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Turn Your Own Kitchen into South Philly's Most Coveted Social Club

By Kristin Detterline | December 18, 2019 | Food & Drink

Palizzi Social Club chef-owner Joey Baldino pulls back the curtain of his members-only Italian hot spot with a new cookbook.

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If you haven’t been lucky enough to snag a coveted membership card to Palizzi Social Club, there’s another way to get into one of Philadelphia’s top restaurants. Well, sort of. Chef Joey Baldino is spilling the secrets of his nationally acclaimed Italian kitchen in Dinner at the Club: 100 Years of Stories and Recipes From South Philly’s Palizzi Social Club ($35, Running Press). Baldino, the third-generation owner, says the 222-page cookbook is an homage to Palizzi’s spirited history as a members-only club for Italian immigrants. “I was going through old meeting ledgers throughout the years, and the food was an integral part of society there,” says Baldino, who also owns Zeppoli in Collingswood, N.J. “There was no better way to honor those men than to write the book and share our culture with everyone.” More than just a compilation of old photos and family recipes—Palizzi favorites like brasciole, escarole and beans, and spaghetti and crabs are neatly detailed, along with a traditional Feast of the Seven Fishes menu—the book is a love letter of sorts to South Philly itself. “A huge part of the book is to provide context about the neighborhood with a chapter about its history and a map of landmarks,” says co-author Adam Erace, who grew up in the area and resides a few blocks from the restaurant. It was what Erace describes as a “shared language” of the community that prompted Baldino to tap the veteran food writer for the project. “It would be hard to divorce what Palizzi is from South Philly,” adds Erace. Of the restaurant’s meteoric success, Baldino says that he’s most proud that people from all walks of life can share in the experience that he had growing up. “This is a true American story about immigrants who came here to make a better life for themselves,” says Baldino. “This is why we’re all here.”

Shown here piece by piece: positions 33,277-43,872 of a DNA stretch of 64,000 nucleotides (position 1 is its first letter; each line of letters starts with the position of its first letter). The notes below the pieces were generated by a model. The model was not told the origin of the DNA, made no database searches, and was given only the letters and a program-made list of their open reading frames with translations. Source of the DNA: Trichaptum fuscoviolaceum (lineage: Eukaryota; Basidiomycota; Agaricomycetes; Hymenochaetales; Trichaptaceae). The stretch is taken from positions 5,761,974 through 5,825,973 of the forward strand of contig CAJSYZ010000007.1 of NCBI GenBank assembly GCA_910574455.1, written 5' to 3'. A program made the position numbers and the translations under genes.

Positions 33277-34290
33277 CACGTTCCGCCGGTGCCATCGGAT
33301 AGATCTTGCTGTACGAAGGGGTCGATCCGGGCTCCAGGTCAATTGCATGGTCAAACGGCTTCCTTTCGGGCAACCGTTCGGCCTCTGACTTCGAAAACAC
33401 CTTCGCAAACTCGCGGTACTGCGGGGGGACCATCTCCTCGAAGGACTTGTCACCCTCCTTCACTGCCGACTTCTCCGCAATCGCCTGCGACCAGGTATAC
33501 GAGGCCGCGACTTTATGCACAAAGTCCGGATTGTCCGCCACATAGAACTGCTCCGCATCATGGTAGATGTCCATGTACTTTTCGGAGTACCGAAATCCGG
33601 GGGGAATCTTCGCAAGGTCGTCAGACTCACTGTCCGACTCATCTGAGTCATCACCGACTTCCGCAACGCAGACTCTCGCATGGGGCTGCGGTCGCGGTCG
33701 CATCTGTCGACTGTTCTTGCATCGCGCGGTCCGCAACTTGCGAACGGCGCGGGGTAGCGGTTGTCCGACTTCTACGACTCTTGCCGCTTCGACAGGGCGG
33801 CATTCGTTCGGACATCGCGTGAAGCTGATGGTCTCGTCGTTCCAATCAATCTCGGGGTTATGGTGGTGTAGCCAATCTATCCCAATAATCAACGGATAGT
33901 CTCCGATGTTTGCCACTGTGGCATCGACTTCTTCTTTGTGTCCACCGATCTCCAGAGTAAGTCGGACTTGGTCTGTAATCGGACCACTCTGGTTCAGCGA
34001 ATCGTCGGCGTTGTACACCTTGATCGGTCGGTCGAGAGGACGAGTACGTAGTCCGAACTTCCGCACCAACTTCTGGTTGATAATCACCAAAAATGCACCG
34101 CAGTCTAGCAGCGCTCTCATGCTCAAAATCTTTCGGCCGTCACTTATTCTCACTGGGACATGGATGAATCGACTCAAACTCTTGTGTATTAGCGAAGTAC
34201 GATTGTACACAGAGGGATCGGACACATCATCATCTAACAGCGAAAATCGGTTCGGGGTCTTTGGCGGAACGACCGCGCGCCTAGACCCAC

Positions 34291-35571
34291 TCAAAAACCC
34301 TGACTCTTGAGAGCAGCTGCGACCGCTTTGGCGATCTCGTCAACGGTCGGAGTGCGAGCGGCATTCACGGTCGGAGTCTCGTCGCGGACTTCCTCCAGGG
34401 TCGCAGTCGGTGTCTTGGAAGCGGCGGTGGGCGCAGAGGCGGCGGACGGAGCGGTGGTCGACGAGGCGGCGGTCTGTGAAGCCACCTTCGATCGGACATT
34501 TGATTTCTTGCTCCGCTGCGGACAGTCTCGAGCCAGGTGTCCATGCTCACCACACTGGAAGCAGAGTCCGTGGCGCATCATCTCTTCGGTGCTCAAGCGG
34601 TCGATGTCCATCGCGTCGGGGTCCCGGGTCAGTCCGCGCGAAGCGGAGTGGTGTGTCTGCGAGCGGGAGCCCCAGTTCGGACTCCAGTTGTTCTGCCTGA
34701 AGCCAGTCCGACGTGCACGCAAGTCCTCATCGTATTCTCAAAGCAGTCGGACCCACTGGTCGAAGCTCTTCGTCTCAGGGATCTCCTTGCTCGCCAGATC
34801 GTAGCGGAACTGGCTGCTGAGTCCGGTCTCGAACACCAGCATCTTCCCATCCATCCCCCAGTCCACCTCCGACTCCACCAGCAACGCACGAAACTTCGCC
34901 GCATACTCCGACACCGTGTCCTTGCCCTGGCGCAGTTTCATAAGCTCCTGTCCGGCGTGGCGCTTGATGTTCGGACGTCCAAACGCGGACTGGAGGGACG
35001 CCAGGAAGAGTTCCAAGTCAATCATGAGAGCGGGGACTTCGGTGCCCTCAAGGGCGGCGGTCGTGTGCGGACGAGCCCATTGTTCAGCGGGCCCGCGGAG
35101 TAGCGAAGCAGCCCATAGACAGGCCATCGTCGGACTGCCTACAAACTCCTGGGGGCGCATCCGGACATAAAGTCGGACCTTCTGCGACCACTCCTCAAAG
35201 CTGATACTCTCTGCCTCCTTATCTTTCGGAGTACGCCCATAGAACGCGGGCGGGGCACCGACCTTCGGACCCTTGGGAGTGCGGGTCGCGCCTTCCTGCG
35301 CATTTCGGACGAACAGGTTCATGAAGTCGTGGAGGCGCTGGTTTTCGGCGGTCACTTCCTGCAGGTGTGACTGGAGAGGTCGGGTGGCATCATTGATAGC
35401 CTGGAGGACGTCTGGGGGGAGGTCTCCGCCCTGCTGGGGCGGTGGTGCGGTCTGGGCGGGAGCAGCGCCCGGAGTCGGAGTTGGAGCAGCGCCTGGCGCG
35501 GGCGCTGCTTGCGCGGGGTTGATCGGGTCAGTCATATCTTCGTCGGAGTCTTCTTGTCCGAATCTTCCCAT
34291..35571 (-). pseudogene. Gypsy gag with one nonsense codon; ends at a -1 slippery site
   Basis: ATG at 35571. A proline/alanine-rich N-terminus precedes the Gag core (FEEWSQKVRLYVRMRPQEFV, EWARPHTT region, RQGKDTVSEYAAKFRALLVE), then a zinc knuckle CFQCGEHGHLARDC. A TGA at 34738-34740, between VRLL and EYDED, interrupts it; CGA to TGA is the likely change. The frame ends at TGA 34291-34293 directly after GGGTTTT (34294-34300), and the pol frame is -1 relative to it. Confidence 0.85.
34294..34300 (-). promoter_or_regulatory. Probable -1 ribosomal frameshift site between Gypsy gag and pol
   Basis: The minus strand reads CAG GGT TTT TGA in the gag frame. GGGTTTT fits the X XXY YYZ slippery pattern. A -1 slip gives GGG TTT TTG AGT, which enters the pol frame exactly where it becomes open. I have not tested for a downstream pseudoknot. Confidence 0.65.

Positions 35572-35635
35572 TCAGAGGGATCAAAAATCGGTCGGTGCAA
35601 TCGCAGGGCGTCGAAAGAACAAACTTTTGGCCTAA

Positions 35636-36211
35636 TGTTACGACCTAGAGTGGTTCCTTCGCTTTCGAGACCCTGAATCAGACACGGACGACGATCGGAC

Photography by: COURTESY OF RUNNING PRESS